Designed by Bernardo Bader Architects, the new cemetery serves the local Muslim community in industrialized western Austria, where the younger descendents of immigrants wanted a community burial place, rather than following the tradition of returning the dead to former homelands.
Unlike most big design prizes, the Aga Khan Award for Architecture, since its inception in 1977, has always focused more on projects than on the architects who build them. Given every three years as recognition of design excellence in the Muslim world, the awards don’t distinguish among building types or scale—historic restoration, new construction, or urban design are all eligible. Of course, high-profile projects by famous architects have grabbed top honors in years past, such as the Petronas Towers in Kuala Lumpur by Pelli Clark Pelli Architects, the Institut du Monde Arab in Paris by Jean Nouvel, and the Bibliotheca Alexandrina, Egypt by Snøhetta Hamza Consortium.
But the award’s greatest significance has been in spotlighting projects of social consequence by little-known designers, such as a primary school in Burkina Faso by Diébédo Francis Kéré or another school in Bangladesh by Anna Heringer and Eike Roswag, that have gone on to become models for activist architects.
With the latest round of awards, presented at a ceremony in Lisbon this month, social concerns were paramount. Community impact was a central theme of all five winning projects: the Salam Center for Cardiac Surgery in Khartoum, Sudan; the revitalization of the historic center of Birzeit, Palestine; the Rabat-Salé Urban Infrastructure Project in Morocco; the rehabilitation of the bazaar in Tabriz, Iran; and the Islamic cemetery in Altach, Austria. While the Tabriz bazaar is a major historic landmark—originating in the 10th century,
it contains 3.5 miles of covered markets—the jury zeroed in on the key role played by its tradesmen tenants in the success of its restoration. In the village of Birzeit, what caught the jury’s attention was not just rebuilding an historic core, but the process that created local jobs and training.
The best contemporary architecture among the winners is the Austrian cemetery, designed by Bernardo Bader Architects, with its rosy concrete walls, serene spaces, and beautiful siting. But its larger importance is how it reflects the changing community of Muslim immigrants, many of whom now wish for burial in their adopted homeland rather than following a tradition of returning remains to their country of origin.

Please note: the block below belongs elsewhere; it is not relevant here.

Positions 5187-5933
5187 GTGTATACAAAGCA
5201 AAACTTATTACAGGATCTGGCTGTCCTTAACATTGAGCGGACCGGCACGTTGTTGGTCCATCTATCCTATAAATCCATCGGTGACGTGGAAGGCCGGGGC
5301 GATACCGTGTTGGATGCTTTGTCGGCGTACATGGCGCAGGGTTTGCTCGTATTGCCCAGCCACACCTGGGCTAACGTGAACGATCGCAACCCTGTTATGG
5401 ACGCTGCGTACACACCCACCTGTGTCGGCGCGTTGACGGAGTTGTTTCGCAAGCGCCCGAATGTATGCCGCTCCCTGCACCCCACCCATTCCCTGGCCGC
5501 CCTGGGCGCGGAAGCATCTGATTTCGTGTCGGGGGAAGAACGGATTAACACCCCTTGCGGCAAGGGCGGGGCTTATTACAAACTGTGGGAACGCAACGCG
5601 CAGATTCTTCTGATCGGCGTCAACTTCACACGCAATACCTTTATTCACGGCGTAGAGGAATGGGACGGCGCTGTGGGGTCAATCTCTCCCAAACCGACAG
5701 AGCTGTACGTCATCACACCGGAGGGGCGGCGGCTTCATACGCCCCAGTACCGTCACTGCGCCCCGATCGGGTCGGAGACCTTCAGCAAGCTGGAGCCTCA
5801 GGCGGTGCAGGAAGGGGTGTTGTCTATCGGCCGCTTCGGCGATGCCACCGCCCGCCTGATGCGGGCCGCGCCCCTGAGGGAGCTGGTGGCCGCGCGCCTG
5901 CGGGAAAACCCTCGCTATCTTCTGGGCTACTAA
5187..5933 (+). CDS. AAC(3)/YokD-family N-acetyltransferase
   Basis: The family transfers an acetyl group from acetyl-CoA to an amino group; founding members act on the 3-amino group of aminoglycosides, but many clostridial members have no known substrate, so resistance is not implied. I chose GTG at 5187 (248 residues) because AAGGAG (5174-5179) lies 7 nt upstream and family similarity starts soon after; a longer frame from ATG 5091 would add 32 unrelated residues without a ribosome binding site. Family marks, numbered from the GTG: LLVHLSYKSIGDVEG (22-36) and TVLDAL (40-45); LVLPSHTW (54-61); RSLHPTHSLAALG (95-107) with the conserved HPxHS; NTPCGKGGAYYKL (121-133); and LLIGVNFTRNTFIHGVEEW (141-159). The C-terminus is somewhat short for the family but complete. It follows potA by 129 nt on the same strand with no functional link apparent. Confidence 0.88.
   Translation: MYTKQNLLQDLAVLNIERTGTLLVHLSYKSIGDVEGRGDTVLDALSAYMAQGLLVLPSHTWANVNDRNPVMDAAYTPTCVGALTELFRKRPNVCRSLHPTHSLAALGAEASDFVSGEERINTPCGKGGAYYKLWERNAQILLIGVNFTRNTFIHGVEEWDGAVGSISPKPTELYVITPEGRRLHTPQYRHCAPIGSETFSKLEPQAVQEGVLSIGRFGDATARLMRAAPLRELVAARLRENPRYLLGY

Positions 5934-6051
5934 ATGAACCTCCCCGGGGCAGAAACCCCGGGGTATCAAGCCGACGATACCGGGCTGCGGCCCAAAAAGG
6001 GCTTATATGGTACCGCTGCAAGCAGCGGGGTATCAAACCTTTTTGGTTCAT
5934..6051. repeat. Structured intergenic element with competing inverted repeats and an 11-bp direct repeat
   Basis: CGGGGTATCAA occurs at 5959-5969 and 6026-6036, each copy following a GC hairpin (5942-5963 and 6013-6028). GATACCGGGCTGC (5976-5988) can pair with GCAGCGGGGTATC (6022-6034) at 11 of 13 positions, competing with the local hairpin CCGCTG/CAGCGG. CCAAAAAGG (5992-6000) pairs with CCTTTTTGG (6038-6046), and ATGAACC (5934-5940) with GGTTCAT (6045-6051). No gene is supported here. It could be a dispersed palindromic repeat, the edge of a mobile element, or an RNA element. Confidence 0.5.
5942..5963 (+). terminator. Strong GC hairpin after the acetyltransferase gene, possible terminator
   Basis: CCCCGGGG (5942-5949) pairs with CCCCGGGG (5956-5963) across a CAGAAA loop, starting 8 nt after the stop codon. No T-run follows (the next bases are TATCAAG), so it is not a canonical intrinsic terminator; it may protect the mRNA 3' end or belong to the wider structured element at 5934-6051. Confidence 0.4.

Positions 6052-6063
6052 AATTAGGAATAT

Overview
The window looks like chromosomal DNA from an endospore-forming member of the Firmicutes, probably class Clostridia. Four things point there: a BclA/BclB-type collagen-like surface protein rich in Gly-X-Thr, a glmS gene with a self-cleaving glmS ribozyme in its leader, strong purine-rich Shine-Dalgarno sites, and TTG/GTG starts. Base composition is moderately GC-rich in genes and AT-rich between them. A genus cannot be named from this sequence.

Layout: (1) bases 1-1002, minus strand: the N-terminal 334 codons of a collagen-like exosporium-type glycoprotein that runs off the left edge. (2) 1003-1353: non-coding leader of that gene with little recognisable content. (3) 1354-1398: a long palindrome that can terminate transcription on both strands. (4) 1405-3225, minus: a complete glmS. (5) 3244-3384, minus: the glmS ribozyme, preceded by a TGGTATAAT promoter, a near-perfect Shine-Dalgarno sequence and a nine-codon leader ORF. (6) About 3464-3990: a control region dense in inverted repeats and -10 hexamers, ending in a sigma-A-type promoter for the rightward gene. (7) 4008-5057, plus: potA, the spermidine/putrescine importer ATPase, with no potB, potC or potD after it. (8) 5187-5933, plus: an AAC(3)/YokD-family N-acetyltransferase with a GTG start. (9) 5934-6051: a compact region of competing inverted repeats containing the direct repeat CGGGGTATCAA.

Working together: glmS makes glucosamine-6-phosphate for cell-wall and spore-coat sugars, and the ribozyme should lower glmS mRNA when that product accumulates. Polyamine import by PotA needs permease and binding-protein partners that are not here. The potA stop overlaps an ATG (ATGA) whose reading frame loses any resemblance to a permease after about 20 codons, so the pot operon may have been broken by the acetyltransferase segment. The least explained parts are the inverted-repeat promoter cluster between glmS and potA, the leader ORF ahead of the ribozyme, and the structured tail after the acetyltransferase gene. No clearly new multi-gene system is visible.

This year’s Master Jury, which included the architects David Adjaye, Toshiko Mori, and Wang Shu, shortlisted 20 projects out of more than 400 submissions. Technical experts visited each of those projects and reported back to the jury. The jury’s deliberations were described, somewhat jokingly, as “serious debate on the verge of a fist fight.” 
One project that reportedly divided the jury was the bridge between Rabat and Salé in Morocco. A plainly utilitarian piece of infrastructure whose impact lies in uniting a poor city with a wealthy one, the bridge incorporates roadways for cars, bikes, pedestrians, and a tram, with a landscape scheme at one end and potential public space beneath. “This year, more than ever, we were dealing holistically,” explained Adjaye, “looking not just at design but at the commitment to the built environment and the public realm.”
The jury’s selections surprised some who serve on the advisory steering committee for the awards, including Glenn Lowry, director of the Museum of Modern Art in New York. “The jury had a strong agenda,” he said, “but that’s okay.” Another member, Mohsen Mostafavi, dean of the Graduate School of Design at Harvard, said, “Personally, I was surprised not to see more ‘architecture as architecture.’ ”
The honored projects share prize money totaling $1 million, allocated among the stakeholders behind each one—NGOs, local governments, community groups—and not necessarily the architects. At the awards ceremony, held just after dusk in a courtyard of the medieval Castle São Jorge, with its spectacular views over Lisbon, the Aga Khan, 76, spoke about the prize’s beginnings. “The Award was designed not only to honor exceptional achievement but also to pose fundamental questions,” he said, including the query, How can Islamic architecture address “the needs and aspirations of rapidly changing societies?” Behind the glamorous celebration that evening was the reality of the conflicts and poverty that roil many of those societies, raising problems that the honored projects try to address—which makes the Aga Khan Award its own kind of bridge, from a world of good fortune to one of deep needs.